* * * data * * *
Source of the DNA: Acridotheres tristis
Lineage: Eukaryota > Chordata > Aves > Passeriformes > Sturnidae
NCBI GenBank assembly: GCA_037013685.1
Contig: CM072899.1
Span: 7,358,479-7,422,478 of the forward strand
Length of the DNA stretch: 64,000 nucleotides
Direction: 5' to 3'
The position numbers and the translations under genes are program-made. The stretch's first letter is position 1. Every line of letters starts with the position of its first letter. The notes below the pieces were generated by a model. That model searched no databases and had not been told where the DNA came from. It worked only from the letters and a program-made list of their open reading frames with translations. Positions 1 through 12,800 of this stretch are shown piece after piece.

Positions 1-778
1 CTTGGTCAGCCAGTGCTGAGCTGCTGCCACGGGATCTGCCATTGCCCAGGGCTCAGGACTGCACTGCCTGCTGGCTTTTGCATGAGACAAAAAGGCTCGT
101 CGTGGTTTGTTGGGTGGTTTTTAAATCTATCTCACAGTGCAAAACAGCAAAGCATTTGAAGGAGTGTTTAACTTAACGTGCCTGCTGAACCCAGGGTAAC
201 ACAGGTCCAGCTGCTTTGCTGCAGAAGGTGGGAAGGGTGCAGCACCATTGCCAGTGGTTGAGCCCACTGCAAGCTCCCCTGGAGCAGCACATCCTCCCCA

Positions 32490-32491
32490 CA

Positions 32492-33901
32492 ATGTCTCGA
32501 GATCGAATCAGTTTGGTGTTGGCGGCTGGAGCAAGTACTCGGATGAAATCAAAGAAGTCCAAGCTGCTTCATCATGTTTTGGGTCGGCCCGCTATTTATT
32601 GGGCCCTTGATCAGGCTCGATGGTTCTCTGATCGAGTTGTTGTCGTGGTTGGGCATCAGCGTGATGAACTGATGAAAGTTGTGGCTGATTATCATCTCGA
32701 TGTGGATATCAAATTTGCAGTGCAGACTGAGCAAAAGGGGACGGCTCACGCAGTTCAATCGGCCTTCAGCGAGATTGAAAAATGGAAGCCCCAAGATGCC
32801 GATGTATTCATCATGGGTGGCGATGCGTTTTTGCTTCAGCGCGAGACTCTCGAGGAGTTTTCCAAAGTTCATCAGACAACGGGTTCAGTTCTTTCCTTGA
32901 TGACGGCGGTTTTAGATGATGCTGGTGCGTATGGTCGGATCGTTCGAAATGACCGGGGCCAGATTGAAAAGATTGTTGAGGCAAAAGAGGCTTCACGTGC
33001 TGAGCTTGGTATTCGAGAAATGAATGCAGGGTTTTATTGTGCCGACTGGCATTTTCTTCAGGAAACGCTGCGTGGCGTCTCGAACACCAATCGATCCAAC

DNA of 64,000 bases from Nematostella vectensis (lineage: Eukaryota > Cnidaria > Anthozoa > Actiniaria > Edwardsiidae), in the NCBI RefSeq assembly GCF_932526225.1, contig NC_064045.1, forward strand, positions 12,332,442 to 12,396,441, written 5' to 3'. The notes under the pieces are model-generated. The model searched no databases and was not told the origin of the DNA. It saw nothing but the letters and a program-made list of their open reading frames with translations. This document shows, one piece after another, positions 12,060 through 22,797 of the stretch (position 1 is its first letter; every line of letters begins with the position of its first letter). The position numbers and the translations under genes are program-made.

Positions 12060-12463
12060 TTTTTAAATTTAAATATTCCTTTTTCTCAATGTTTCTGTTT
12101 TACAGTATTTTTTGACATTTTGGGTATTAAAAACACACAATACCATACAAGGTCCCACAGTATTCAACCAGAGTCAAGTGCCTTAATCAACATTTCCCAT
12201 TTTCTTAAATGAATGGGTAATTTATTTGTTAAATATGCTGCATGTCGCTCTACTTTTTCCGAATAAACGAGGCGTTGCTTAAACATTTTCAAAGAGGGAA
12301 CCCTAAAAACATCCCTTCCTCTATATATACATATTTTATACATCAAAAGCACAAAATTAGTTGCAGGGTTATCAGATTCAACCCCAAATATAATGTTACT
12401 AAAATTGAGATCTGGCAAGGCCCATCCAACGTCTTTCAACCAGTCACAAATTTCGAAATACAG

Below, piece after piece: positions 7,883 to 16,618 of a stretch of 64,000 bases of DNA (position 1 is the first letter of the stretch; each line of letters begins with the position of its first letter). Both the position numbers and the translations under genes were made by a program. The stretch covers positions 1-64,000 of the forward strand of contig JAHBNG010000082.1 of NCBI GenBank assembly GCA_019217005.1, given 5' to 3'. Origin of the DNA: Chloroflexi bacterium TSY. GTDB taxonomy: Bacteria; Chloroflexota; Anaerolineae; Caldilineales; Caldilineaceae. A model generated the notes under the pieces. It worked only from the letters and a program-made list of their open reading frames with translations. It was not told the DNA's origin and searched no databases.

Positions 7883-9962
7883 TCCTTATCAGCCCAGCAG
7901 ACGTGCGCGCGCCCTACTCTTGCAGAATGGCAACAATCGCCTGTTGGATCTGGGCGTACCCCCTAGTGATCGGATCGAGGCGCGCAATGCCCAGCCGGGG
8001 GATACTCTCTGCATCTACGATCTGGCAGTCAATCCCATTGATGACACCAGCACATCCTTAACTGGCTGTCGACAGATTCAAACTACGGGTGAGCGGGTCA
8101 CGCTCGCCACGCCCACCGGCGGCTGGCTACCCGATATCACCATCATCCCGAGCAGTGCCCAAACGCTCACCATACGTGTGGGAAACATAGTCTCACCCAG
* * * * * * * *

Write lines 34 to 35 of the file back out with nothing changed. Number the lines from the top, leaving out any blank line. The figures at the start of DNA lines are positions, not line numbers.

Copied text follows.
8001 GATACTCTCTGCATCTACGATCTGGCAGTCAATCCCATTGATGACACCAGCACATCCTTAACTGGCTGTCGACAGATTCAAACTACGGGTGAGCGGGTCA
8101 CGCTCGCCACGCCCACCGGCGGCTGGCTACCCGATATCACCATCATCCCGAGCAGTGCCCAAACGCTCACCATACGTGTGGGAAACATAGTCTCACCCAG